What Happens When You Are Hit by an Uninsured Driver?
What to expectBy Kimberly Lekman, Esq. | Last updated on July 18, 2022
Use these links to jump to different sections:
- Suing an Uninsured Driver
- No-Fault or Personal Injury Protection Coverage
- Suing an Uninsured Driver in a No-Fault State
- Uninsured Motorist Coverage
- Underinsured Motorist Coverage
- How Can an Attorney Help?
The scene of a car accident can be a noisy and chaotic place. If you have experienced a car accident, your priority should be to check on the safety of everyone involved and call 911 if anyone is injured. Unless you are going to the hospital for emergency medical treatment, you should not leave the accident scene without exchanging contact details and insurance information with the other drivers.
But what happens if the driver who hit you does not have car insurance? Below you will find a summary of your options. Most likely, you will need to seek compensation from your own auto insurance company to recover for the losses your auto accident caused.
Suing an Uninsured Driver
If an uninsured driver causes a traffic accident with you, you have the right to sue them. An experienced car accident lawyer can help you with your lawsuit. This will entail collecting evidence, interviewing witnesses, visiting the scene of the accident, and more. Using this evidence, your lawyer will build your case and demonstrate that the other driver was at fault. They will also gather records of your medical expenses and property damages. With these records in hand, they can request reimbursement for these expenses from the at-fault driver. They might request compensation for your pain and suffering or mental anguish too.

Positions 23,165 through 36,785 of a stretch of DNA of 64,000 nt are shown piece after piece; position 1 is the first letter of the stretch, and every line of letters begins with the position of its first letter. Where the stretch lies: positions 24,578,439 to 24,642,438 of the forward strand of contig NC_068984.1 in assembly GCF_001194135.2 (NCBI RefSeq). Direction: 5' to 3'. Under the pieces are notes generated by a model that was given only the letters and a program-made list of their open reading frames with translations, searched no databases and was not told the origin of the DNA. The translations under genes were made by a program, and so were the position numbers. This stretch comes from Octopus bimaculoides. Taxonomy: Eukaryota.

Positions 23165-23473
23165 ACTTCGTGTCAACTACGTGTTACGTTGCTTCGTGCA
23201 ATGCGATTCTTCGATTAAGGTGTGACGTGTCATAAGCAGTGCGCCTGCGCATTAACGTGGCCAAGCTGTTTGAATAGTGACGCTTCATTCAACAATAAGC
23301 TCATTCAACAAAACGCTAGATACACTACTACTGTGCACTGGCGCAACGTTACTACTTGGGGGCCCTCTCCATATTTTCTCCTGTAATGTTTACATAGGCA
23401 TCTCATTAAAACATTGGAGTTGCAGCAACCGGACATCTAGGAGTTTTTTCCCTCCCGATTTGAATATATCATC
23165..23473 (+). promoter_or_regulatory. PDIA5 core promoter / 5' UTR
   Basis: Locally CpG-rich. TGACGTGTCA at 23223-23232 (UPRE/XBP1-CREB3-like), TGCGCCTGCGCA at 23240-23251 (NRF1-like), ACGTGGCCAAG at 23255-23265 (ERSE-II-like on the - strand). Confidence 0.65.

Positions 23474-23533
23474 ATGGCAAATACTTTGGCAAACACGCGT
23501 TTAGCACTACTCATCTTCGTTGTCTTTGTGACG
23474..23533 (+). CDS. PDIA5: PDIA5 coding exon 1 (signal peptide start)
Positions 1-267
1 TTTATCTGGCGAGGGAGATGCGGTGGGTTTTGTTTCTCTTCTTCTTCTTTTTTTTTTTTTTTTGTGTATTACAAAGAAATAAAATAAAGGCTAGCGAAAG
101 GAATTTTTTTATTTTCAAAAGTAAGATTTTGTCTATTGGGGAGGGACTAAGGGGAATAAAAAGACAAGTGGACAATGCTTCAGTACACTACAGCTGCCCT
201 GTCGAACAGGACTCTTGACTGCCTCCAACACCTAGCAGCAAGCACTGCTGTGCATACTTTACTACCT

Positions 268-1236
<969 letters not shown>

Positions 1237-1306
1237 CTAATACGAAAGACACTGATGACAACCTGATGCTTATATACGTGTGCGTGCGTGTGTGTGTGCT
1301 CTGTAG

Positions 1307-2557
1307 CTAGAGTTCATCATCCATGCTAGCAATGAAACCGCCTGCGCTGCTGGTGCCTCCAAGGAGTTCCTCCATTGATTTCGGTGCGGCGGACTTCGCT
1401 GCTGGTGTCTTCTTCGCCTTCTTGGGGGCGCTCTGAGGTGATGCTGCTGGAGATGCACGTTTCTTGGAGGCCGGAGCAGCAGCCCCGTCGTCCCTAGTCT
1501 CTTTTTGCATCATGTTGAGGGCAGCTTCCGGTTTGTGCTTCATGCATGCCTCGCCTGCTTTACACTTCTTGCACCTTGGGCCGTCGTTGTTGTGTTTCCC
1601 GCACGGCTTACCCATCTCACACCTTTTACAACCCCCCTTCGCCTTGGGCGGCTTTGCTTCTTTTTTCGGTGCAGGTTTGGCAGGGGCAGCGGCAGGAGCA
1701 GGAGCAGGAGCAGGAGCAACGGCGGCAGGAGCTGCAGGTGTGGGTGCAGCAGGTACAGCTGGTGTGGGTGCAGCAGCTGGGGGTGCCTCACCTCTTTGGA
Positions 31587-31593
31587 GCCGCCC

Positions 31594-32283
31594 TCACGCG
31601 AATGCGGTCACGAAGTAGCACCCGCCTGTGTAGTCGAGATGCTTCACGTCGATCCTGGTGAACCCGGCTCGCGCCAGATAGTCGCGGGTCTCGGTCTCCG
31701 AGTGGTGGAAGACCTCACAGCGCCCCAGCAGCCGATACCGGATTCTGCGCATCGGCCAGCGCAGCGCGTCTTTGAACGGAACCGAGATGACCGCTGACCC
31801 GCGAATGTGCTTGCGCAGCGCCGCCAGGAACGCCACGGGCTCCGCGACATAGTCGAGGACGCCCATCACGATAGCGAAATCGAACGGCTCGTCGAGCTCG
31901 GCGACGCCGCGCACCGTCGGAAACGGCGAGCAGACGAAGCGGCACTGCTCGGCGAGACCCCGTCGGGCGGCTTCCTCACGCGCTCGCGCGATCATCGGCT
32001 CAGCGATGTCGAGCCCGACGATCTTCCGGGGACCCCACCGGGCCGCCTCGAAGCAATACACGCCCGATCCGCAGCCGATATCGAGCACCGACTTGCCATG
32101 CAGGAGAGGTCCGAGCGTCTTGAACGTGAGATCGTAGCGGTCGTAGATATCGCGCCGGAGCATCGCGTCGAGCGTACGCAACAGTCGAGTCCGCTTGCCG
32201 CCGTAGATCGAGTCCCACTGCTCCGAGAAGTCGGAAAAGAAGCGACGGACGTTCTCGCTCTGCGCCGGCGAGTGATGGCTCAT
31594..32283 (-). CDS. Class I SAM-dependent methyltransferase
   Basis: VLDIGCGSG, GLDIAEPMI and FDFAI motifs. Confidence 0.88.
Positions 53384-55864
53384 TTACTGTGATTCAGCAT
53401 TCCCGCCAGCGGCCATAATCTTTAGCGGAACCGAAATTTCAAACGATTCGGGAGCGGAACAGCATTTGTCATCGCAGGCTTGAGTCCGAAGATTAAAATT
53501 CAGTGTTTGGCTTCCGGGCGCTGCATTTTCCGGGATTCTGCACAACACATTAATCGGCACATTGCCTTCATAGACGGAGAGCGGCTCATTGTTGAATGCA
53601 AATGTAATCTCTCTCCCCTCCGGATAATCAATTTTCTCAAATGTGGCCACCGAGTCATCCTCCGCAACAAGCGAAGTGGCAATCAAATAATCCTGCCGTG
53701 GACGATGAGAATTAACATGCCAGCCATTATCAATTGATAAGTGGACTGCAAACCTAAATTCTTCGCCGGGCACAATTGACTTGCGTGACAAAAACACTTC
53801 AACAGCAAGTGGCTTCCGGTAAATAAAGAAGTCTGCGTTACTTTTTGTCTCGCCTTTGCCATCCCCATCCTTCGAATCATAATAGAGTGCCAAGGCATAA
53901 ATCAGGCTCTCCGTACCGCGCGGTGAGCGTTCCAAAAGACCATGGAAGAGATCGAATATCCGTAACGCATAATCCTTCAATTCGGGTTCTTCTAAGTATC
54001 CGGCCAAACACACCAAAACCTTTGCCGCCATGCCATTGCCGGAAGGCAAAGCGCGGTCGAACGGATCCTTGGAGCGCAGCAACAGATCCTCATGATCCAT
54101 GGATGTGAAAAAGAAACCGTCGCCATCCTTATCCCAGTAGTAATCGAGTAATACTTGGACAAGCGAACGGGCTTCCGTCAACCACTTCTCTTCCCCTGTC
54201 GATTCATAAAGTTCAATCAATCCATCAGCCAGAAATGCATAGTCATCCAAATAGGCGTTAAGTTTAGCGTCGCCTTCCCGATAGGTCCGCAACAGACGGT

If the at-fault driver does not agree to your demands, your attorney can negotiate a settlement. Settlement negotiations can go back and forth for weeks or months. In some cases, it may become impossible to work out a fair settlement through negotiation. In this case, your attorney might need to take your case to court.
However, suing an uninsured driver will only be worth your time and effort if the driver has sufficient assets to compensate you for your damages. Unfortunately, uninsured drivers often do not have the financial ability to provide you with proper compensation. If the at-fault driver in your collision is not financially capable of providing you with fair compensation, you will have to go to your own insurance policy for reimbursement.
No-Fault or Personal Injury Protection Coverage
Some states are considered “no-fault” states for car insurance purposes. You usually cannot sue the other drivers for your car accident damages in a no-fault state. In this sense, it does not matter who caused your accident in a no-fault state. The exception to this would be if your injuries and property damage were severe and exceeded a certain threshold.